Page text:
Calendar Date: May 6, 2013
Michael Sheard, Coxsackie, petitioner pro se.
Eric T. Schneiderman, Attorney General, Albany (Peter H. Schiff of counsel), for respondents.
Before: Peters, P.J., Rose, Lahtinen and Garry, JJ.
MEMORANDUM AND JUDGMENT
Proceeding pursuant to CPLR article 78 (transferred to this Court by order of the Supreme Court, entered in Ulster County) to review a determination of respondent Commissioner of Corrections and Community Supervision which found petitioner guilty of violating a prison disciplinary rule.
Petitioner submitted a urine specimen that twice tested positive for the presence of three different drugs. As a result, he was charged in a misbehavior report with using a controlled substance. He was found guilty of the charge following a tier III disciplinary hearing, but the determination was subsequently reversed and a rehearing ordered. Following the rehearing, petitioner was again found guilty of the charge. The determination was affirmed on administrative appeal with a modified penalty. This CPLR article 78 proceeding ensued.
We confirm. The misbehavior report, the positive urinalysis test results and related documentation, and the testimony adduced at the rehearing provide substantial evidence supporting the determination of guilt (see Matter of Donahue v Fischer, 98 A.D.3d 784, 784 ; Matter of Curry v Fischer, 93 A.D.3d 984, 984 ). Petitioner maintains that the testing procedure was defective because the reagents used did not have the same lot number as required by Department of Corrections and Community Supervision Directive No. 4937, Attachment C. We find this argument to be unpersuasive. The testing officer stated that four reagents, each specific to a particular drug, were used in the two tests of petitioner's sample and it was not necessary that the lot numbers for the reagents for the different drugs all be the same. A review of the testing documentation for the tests that were positive reveals that the lot numbers of the reagents specific to a particular drug were the same in each of the two tests, which is consistent with the above directive. Although a lot number for the reagent associated with cannabinoids was missing on one test form, the testing officer explained that this was a clerical error and the lot number was the same as in the previous test, thereby curing any deficiency (see Matter of Johnson v Fischer, 104 A.D.3d 1007 ; Matter of Davis v Fischer, 98 A.D.3d 1154, 1155 ). Accordingly, we conclude that the proper testing procedures were followed (see e.g. Matter of Van Dusen v Selsky, 14 A.D.3d 979, 980 ; Matter of Carbuccia v Goord, 298 A.D.2d 801, 801 ).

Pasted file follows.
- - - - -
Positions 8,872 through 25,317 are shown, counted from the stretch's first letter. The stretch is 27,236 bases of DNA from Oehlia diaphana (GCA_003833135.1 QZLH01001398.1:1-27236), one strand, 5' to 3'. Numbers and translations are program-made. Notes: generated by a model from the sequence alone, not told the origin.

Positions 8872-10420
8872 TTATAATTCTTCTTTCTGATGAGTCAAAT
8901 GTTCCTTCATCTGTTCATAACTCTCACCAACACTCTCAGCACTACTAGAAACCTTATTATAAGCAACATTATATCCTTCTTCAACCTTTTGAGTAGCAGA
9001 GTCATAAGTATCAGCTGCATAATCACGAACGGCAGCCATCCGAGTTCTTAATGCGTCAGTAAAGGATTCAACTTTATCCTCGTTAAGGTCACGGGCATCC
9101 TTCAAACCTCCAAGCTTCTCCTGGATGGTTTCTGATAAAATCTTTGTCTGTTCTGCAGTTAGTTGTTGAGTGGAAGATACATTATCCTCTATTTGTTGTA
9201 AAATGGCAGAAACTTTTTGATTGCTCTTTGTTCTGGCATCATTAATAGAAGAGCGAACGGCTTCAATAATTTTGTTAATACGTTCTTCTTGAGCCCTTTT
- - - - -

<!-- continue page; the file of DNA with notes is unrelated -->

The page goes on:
Insofar as petitioner raises claims pertaining to the prior disciplinary hearing, they are not properly before us as such proceeding has been reversed and all evidence in relation thereto has been expunged from this record. Petitioner also contends that the Hearing Officer was biased as reflected in the transcript and by the improper imposition of the special housing unit (hereinafter SHU) penalty of 120 days, which the Hearing Officer made to start after the rehearing. Respondents concede that the penalty, which was reduced to three months after an administrative appeal, should have run from the date on which the first hearing had ended a month earlier. Notwithstanding this acknowledged error, our review of the record does not persuade us that the Hearing Officer's determination flowed from any alleged bias (see Matter of Donahue v Fischer, 98 A.D.3d at 784-785). To the extent that petitioner argues that the SHU penalty was harsh, that issue is moot for purposes of this proceeding since petitioner has completed his SHU time (see Matter of Corona v New York State Dept. of Correctional Servs., 2 A.D.3d 1118, 1118 ; Matter of Konigsberg v Selsky, 255 A.D.2d 702, 703 ).
Petitioner's remaining arguments are either unpreserved for our review or are lacking in merit.
Peters, P.J., Rose, Lahtinen and Garry, JJ., concur.
ADJUDGED that the determination is confirmed, without costs, and ...